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CAPACITY TO MAKE A CONTRACT

In order for a contract to be valid and enforceable, the party to it must have the legal capacity
to enter into a binding agreement. S. 11 of the Contract Act 1950 provides that in order for a
party to be competent to contract, he must be of the age of majority, of sound mind and is not
disqualified by law from making a contract. In Malaysia, S. 2 read together with S. 4(c) of the
Age of Majority Act 1971 provides that the age of majority in Malaysia shall be 18 years
unless there is a provision in a specific written law which fixes a different age of majority for
the purpose of that specific written law. A contract with and by minor is void ab initio as has
been made clear by the Privy Council in the case of Dharmodas Ghose v Mohiri Bibi [190,
30 Ca. 539] except in certain circumstances 1. S.12 of the Contract Act 1950, which elaborates
on the requirement of sound mind, provides that a person is said to be of sound mind if at the
time of making it, he is capable of understanding it and is sufficiently rational to judge the
contracts effect upon his interests. Finally, a person wishing to contract must also not be
disqualified by law from doing so. This is illustrated by S.109 (1) (m) (ii) of the Malaysian
Bankruptcy Act 1967 which disqualify a bankrupt person from generally enter into any
contract in furtherance of any trade or business without the consent of the Director General of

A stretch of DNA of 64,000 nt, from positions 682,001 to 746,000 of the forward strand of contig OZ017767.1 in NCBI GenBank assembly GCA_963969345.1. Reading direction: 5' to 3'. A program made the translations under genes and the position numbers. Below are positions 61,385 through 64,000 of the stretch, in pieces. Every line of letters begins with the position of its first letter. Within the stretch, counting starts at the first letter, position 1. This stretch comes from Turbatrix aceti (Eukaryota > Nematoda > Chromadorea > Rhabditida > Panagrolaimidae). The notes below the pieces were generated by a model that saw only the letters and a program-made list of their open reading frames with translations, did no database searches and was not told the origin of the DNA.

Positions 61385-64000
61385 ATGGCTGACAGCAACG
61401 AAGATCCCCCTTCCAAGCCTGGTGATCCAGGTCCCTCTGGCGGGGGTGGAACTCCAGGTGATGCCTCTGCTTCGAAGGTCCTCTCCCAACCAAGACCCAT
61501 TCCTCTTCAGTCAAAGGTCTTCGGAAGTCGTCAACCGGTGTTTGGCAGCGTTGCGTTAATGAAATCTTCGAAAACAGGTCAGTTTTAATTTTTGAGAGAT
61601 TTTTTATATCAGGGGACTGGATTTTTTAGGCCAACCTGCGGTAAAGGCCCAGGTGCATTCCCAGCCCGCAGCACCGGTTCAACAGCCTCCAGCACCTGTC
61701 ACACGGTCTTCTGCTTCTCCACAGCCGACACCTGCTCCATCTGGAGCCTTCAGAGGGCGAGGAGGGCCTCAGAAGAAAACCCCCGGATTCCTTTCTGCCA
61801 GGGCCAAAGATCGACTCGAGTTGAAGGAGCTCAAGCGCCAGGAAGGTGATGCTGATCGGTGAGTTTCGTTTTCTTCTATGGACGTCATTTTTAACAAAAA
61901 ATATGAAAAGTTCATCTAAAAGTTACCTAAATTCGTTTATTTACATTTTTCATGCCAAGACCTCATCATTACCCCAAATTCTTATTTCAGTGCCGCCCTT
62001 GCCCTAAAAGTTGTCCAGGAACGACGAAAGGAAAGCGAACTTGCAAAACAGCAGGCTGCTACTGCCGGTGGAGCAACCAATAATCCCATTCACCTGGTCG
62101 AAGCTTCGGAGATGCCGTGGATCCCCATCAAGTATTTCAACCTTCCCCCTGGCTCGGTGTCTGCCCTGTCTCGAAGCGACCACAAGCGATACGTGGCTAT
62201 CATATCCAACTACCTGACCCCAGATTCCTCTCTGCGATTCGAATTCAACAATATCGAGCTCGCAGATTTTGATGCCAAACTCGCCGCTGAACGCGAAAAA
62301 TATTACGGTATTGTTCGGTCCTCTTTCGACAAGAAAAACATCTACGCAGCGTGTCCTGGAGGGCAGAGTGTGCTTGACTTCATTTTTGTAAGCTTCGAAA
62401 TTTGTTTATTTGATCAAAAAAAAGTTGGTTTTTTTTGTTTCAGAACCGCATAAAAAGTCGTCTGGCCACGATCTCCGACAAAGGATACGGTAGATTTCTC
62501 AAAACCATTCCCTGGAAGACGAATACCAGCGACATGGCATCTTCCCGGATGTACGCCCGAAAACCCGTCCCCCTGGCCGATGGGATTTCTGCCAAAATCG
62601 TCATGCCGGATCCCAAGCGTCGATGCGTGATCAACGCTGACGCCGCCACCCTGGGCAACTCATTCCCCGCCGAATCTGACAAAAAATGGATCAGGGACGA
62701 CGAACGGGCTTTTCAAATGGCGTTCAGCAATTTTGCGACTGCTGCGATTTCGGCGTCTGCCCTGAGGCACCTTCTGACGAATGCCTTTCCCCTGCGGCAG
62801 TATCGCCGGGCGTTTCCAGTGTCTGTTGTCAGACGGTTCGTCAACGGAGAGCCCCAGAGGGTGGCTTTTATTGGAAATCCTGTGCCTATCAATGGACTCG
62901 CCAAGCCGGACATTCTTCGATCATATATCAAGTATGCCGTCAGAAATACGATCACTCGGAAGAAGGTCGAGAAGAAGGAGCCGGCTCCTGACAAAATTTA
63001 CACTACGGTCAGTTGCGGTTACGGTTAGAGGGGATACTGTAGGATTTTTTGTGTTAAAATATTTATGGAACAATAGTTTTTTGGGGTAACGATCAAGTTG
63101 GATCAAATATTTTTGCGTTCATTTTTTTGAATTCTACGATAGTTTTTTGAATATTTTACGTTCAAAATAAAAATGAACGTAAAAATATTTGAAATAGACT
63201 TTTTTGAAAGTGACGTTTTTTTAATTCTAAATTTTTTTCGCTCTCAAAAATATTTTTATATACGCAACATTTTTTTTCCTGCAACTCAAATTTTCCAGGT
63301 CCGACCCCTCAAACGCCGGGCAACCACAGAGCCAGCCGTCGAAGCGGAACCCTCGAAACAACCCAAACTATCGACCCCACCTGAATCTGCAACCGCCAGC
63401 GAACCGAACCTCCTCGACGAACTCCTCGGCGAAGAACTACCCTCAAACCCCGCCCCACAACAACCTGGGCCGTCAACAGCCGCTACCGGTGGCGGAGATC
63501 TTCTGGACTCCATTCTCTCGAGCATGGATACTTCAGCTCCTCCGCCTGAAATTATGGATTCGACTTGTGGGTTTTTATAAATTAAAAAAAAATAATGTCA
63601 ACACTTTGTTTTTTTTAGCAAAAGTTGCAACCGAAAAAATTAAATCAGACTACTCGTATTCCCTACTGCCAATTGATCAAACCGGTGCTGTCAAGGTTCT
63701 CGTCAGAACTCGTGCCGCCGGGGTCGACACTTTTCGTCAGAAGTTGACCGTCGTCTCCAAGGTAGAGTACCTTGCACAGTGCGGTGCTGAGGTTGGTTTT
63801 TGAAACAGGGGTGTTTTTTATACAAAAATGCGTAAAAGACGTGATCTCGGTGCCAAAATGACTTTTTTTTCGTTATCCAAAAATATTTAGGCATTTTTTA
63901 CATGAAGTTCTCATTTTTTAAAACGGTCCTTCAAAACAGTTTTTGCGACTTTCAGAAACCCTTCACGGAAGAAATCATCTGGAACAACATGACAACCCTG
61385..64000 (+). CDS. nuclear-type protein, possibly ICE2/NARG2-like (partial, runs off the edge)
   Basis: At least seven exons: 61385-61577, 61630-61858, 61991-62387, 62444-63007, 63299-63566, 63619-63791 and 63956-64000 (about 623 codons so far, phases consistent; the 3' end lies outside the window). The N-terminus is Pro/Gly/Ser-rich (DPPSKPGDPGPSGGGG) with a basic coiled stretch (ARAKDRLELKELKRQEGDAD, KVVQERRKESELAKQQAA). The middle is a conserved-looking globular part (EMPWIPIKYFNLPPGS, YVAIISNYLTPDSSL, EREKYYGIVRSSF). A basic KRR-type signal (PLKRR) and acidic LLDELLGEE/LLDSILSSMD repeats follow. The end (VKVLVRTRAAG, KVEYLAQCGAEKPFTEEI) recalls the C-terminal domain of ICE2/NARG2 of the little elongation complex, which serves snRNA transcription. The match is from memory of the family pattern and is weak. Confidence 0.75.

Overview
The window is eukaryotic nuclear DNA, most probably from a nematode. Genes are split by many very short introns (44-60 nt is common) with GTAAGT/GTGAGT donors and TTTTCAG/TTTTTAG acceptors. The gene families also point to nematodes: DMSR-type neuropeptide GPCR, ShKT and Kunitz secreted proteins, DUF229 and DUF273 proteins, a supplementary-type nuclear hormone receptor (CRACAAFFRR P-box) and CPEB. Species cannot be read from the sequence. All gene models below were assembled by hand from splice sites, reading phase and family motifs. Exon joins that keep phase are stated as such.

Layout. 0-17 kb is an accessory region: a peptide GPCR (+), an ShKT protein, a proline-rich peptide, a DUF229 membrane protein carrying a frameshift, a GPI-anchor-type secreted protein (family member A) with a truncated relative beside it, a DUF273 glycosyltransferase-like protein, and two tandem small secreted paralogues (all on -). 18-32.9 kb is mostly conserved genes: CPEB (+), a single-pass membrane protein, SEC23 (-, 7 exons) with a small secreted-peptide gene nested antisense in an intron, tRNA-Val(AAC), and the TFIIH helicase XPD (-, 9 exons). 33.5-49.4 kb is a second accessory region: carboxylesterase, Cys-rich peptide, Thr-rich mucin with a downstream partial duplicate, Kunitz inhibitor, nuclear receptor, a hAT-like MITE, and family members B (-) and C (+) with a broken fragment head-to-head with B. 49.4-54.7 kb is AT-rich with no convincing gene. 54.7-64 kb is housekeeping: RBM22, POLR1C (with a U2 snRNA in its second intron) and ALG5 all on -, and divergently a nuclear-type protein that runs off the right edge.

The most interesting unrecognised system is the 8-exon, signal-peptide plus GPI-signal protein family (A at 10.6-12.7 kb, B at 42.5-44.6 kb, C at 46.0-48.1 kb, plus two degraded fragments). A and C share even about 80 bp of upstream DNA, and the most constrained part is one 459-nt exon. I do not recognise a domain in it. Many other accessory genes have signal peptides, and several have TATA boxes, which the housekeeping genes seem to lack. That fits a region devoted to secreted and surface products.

Malaysia Insolvency Department.
The position is equally the same under the Australian law where age of majority, soundness
of mind and disqualifications under any law will have bearing on the competency of a person
to enter into a contract. Various legislations in Australia provide that a person has capacity to
contract when he reaches 18 years of age 2.Initially, the age of majority was 21 years at
common law but statutes in all states and the Australian Capital Territory (ACT) have
reduced the bar to 18 years of age3. In Australia, contracts which are entered with minors are
not enforceable against them except in two classes of contracts. The first are contracts for
goods and services which are reasonably necessary such as food, clothing and
accommodation. Another are beneficial contracts of service e.g. contracts for employment,
education, apprenticeship and training contracts which are for the minors benefit and not
oppressive4. Unsoundness of mind due to mental illness and intoxication will also render the
afflicted person incompetence to enter the contract at the time he is mentally ill or intoxicated
1

Mathur, S.B. (2010). Business Law. New Delhi : Tata McGraw Hill, p.45

Latimer, P. (2009) Australian Business Law 2009, Australia : CCH Australia Ltd, p. 327

Healey, D. (2009) Sport and the law, Sidney : University of New South Wales Press Ltd, p. 255
Supra, note 2, p. 328

and such a contract is voidable by him thereafter subject to certain conditions 5. In Australia, a
bankrupt person may make a contract, however legislation may restrict the nature of contracts
a bankrupt person may enter into (for example, the limit of credit they may obtain) and makes
it a punishable offence for a bankrupt person to enter into some types of contract without
disclosure of his status as a bankrupt6.

REFERENCES
5

Supra, note 2, p. 332


Clarke, J. (2010), Capacity to contract, [Online], available at
http://www.australiancontractlaw.com/law/formation-capacity.html (accessed on 05 January 2011).
6

Malaysian Contracts Act, 1950


Malaysian Age of Majority Act, 1971
Malaysian Bankruptcy Act, 1967
Mathur, S.B. (2010). Business Law. New Delhi : Tata McGraw Hill
Latimer, P. (2009) Australian Business Law 2009, Australia : CCH Australia Ltd
Healey, D. (2009) Sport and the law, Sidney : University of New South Wales Press Ltd
Clarke,

J.

(2010),

Capacity

to

contract,

[Online],

available

at

http://www.australiancontractlaw.com/law/formation-capacity.html (accessed on 05 January


2011)